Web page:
On “Necessary Consequences” and the ‘Grace-Circle’ Condemnation of Its Use…

A noted Sovereign Grace preacher had this to say about the (Reformed) viewpoint called “Necessary Consequences” (emphasis added):

Perhaps you are scratching your heads, saying, “What on earth is the heresy of necessary consequence?” It is the doctrine which says that the Bible alone is our only rule of faith and practice, that is to say, that which is written in the Bible and that which is logically and rationally deduced from the Bible. This is the first great error of Protestant theology. The Reformers retained this little bit of Romanism which led to the retention of much more.

The Westminster Confession is even more specific. “The whole counsel of God, concerning all things necessary for his own glory, man’s salvation, faith, and life, is either expressly set down in Scripture, or by good and necessary consequence may be deduced from Scripture.”

It is this doctrine of necessary consequence which allows churches and preachers to devise their own creeds and confessions and causes them to hold their creeds and confessions above the Scriptures, making void the Word of God by their traditions!

Now the above-quoted is problematic enough for me. However, consider this additional one from the same article:

We must believe and practice exactly what is written in the Word of God, not what was written and what we deduce should have been written!

If I cannot show you where a thing is stated in Holy Scripture, I have no right to believe it, preach it, or compel you to believe it. We have no right to believe, or insist that others believe, any doctrine which is not expressly taught in Holy Scripture.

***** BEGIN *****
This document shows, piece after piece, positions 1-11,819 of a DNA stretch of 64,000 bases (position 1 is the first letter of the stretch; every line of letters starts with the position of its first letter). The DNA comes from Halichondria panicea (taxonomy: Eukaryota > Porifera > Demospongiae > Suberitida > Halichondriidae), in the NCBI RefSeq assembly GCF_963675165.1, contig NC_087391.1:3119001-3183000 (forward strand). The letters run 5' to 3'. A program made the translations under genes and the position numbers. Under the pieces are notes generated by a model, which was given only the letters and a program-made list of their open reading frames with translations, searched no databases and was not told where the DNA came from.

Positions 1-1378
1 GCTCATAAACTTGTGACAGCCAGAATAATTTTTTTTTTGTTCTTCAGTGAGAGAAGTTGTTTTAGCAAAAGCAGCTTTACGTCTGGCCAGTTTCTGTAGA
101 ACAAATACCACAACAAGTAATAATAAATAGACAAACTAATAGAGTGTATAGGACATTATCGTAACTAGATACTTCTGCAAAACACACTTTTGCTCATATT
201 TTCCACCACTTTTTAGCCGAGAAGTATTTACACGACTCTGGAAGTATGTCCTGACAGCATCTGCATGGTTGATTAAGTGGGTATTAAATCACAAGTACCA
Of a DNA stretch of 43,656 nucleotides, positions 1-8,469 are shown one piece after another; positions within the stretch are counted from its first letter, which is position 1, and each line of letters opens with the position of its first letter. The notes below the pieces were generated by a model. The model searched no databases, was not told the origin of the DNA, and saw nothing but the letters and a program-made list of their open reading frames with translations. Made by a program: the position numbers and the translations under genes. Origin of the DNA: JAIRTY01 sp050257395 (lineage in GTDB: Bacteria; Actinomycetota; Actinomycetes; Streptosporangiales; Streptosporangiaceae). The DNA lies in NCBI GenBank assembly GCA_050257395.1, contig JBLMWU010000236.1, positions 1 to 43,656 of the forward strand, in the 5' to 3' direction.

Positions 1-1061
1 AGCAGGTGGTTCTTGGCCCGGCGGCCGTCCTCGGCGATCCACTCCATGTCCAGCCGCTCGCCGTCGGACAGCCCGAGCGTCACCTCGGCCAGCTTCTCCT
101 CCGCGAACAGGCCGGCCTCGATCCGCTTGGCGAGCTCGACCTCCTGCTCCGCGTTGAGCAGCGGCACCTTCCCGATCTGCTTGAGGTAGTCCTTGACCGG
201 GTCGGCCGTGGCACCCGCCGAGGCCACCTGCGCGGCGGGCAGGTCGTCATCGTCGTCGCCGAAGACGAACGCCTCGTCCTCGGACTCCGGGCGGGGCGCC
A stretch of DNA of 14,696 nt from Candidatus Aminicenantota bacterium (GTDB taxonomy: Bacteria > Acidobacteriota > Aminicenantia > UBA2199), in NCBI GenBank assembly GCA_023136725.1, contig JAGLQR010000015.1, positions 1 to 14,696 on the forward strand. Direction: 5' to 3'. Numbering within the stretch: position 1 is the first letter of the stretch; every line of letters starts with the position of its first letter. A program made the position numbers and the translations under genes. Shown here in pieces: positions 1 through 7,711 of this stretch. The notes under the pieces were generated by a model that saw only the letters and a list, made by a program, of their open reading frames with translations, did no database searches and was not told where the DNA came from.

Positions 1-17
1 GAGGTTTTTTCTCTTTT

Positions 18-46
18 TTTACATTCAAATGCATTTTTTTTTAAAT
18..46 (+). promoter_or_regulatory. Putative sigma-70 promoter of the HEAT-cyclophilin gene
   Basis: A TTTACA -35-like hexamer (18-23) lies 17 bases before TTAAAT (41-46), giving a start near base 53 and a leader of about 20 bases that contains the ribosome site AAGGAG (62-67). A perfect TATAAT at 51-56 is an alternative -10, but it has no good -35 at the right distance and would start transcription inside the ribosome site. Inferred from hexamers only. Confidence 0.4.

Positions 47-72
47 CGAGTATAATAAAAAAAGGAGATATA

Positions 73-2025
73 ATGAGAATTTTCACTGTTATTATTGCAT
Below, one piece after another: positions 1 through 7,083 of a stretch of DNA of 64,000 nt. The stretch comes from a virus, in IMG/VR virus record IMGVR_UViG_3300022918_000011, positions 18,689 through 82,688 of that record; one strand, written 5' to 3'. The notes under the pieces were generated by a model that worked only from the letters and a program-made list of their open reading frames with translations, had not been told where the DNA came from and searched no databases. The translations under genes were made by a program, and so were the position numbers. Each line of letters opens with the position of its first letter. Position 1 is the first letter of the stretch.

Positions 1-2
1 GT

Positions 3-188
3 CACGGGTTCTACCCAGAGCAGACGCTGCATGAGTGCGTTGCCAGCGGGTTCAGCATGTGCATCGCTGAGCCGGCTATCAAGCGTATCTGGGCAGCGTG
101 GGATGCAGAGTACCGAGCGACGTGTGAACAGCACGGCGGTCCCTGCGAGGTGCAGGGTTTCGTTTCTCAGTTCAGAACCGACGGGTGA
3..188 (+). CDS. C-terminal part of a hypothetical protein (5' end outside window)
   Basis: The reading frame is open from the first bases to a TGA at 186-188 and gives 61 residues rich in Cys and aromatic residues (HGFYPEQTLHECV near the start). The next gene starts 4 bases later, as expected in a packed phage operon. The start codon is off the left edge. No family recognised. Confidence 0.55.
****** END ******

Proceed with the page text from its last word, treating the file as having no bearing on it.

I am more than just a little bit amazed at this statement; I cannot believe any reasonable professing Christian would make it. I understand that “necessary consequences” can be misused unto excess; I understand that we should warn against, and even speak out against, said excess; however, where reasonably and biblically applied, the precept of necessary consequences is not only NOT heretical, but it is soundly rational, and biblically approved (Acts 15 is an excellent example of it, noting specifically v6).

Consider the following: I cannot show you in Scripture where it specifically states “do not smoke crack” or “do not shoot heroin.” However, I agree with  (Scottish Puritan) George Gillespie that:

“reason captivated and subdued to the obedience of Christ and… standing to scriptural principles… [can be] convinced and satisfied with the consequences and conclusions drawn from Scripture.”

It is a frightful thought that the author not only cannot understand this but encourages his readers/hearers to make the same grave mistake that he does. I hope and trust that most Christians can look at verses like the following and understand that what is true for alcohol is also reasonably true, by inference, for other substances:

Proverbs 23:21 “For the drunkard and the glutton shall come to poverty: and drowsiness shall clothe [a man] with rags.”

Ephesians 5:18And be not drunk with wine, wherein is excess [incorrigibleness;an abandoned, dissolute, life; profligacy, prodigality]; but be filled with the Spirit…”  [Also, would anyone argue that you can be drunk with beer, vodka, whiskey, etc., just not wine… or does necessary consequences dictate an extrapolation/extension to these forms of alcohol as well?]

1 Corinthians 5:9-11I wrote unto you in an epistle not to company with fornicators: 10 Yet not altogether with the fornicators of this world, or with the covetous, or extortioners, or with idolaters; for then must ye needs go out of the world. 11 But now I have written unto you not to keep company, if any man that is called a brother be a fornicator, or covetous, or an idolater, or a railer, or a drunkard, or an extortioner; with such an one no not to eat.”